I am Turkish. I am a former government official. And I believe that the Kurdistan Workers’ Party, the PKK — described by President Trump as worse than the Islamic State — is not a terrorist organization.

For decades, Turkish leaders have used the threat of “PKK terrorism” to justify all possible atrocities that a state can commit against a people, and all possible violations of the principles of human rights and international law. We are taught that all Kurds are a threat because of the PKK, and that, without them, the Kurdish question would not exist.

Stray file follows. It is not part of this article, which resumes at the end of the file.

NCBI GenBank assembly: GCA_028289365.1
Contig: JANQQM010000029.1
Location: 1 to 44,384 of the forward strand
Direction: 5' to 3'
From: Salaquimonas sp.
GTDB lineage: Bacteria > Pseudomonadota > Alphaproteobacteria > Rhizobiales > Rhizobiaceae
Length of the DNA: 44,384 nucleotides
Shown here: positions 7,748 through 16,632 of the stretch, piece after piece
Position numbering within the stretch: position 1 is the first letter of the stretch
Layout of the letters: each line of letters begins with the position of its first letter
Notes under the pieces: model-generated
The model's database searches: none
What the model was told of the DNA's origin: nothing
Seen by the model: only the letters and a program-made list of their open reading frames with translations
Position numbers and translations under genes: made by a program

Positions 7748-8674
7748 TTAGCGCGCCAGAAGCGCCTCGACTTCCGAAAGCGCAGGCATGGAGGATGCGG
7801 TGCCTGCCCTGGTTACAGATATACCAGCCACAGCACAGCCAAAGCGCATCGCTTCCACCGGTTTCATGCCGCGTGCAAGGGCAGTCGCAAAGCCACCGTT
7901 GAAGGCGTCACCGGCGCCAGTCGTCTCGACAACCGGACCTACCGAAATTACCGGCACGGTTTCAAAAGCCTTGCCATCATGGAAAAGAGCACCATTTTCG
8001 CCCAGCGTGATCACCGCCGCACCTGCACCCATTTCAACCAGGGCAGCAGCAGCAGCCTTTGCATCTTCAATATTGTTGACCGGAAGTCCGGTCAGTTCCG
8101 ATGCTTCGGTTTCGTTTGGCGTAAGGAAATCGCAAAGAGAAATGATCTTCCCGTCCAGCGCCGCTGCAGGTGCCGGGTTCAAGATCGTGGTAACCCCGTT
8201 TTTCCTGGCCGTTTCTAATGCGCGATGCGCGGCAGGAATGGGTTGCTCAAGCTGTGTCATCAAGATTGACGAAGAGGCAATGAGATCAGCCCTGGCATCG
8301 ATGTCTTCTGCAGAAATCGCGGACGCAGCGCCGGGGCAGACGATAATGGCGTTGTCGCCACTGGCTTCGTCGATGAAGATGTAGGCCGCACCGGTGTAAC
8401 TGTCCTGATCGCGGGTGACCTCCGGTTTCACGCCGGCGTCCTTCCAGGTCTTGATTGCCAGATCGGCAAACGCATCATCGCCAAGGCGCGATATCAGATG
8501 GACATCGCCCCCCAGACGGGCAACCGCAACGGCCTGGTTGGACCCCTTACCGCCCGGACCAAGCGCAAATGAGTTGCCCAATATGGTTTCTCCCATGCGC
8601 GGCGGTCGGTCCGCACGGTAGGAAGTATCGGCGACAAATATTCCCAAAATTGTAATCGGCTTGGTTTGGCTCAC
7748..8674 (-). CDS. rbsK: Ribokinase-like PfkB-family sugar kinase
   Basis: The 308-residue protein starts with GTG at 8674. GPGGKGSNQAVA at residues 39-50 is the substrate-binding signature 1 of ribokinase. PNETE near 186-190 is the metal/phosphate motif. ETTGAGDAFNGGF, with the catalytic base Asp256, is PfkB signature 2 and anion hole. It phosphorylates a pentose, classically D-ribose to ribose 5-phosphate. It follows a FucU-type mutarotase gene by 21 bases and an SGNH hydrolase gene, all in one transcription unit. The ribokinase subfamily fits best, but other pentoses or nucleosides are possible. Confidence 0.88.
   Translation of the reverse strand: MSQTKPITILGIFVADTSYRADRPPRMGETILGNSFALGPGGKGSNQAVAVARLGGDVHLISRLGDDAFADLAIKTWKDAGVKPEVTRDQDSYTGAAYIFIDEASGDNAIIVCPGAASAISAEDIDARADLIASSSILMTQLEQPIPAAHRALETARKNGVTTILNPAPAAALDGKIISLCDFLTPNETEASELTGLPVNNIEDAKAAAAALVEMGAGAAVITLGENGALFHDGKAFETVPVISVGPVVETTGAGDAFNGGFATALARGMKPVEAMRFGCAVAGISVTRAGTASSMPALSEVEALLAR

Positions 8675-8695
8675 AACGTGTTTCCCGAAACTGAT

What we were never told is that their movement was founded at a time when state policy was that Kurds as a people, millions of men and women and children, had no identity of their own. We never learned that their armed struggle began only after their first political leaders were captured, imprisoned and tortured, and that the decision to start a political organization at all was made only after decades of massacres and state oppression. We never acknowledge that every effort to crush Kurdish aspirations by force has given their movement more strength and support, not less.